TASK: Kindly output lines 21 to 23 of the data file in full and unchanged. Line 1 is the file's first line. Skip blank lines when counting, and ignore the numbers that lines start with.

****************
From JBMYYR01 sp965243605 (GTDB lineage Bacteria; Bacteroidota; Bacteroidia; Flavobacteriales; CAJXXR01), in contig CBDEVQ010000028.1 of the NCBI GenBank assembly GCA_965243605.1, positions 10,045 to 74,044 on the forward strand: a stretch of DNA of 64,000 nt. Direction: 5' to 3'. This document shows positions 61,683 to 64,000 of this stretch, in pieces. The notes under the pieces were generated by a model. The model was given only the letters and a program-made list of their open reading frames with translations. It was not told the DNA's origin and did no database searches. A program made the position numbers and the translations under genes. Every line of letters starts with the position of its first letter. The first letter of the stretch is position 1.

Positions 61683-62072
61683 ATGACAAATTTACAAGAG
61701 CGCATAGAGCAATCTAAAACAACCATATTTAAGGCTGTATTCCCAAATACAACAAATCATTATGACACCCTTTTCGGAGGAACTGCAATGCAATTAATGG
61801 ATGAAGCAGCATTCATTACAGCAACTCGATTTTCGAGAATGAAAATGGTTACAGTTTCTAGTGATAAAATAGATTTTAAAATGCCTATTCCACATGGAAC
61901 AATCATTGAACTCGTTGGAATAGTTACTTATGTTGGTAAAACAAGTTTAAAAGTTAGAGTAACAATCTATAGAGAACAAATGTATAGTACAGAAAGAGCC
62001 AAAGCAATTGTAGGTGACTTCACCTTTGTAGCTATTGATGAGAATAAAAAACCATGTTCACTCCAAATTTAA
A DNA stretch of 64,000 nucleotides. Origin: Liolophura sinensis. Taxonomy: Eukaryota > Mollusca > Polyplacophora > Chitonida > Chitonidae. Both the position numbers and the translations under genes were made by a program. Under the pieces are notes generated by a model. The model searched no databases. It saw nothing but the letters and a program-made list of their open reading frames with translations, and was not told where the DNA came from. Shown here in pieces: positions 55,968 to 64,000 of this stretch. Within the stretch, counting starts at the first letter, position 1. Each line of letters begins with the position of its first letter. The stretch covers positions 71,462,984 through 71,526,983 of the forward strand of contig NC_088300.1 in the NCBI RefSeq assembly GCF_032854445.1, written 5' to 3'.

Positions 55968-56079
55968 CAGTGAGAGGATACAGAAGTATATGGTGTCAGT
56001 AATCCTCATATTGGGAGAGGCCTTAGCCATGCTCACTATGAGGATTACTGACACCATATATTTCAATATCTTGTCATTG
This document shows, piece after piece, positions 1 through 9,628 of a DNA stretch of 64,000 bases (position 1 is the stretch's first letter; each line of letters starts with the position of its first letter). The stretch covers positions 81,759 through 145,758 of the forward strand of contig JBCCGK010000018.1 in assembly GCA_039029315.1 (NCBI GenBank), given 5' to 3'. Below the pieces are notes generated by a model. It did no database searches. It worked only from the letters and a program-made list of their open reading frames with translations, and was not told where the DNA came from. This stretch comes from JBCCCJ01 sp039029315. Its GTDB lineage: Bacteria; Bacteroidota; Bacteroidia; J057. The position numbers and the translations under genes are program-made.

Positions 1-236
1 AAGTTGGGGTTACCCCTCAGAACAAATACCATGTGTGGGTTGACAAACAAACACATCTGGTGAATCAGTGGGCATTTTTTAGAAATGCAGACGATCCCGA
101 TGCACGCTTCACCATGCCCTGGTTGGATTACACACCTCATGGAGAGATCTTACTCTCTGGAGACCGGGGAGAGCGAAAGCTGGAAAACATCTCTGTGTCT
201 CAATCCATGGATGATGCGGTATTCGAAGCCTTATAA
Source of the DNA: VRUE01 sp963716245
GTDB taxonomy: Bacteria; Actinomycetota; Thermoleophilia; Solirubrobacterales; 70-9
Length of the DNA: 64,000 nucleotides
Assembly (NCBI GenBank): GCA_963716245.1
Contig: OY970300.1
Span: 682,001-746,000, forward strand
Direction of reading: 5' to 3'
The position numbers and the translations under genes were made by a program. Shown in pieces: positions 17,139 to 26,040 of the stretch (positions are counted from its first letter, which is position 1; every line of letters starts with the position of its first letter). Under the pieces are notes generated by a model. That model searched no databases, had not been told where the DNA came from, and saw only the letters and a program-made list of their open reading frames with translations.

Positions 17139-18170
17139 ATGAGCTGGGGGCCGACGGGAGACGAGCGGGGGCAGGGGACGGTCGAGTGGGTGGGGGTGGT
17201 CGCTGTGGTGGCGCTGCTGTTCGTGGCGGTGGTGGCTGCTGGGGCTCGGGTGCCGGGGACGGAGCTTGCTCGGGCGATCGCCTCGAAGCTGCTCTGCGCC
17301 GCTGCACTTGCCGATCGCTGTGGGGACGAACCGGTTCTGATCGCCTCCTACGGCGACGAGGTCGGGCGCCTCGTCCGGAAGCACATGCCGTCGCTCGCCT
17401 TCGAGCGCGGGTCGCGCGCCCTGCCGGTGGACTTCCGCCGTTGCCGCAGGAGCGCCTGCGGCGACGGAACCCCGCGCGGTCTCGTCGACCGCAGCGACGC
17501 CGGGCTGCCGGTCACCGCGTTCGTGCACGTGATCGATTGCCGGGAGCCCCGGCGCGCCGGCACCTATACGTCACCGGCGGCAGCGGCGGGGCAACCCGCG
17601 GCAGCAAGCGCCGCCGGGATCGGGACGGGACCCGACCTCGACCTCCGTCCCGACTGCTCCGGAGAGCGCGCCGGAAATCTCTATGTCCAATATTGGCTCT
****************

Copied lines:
Contig: OY970300.1
Span: 682,001-746,000, forward strand
Direction of reading: 5' to 3'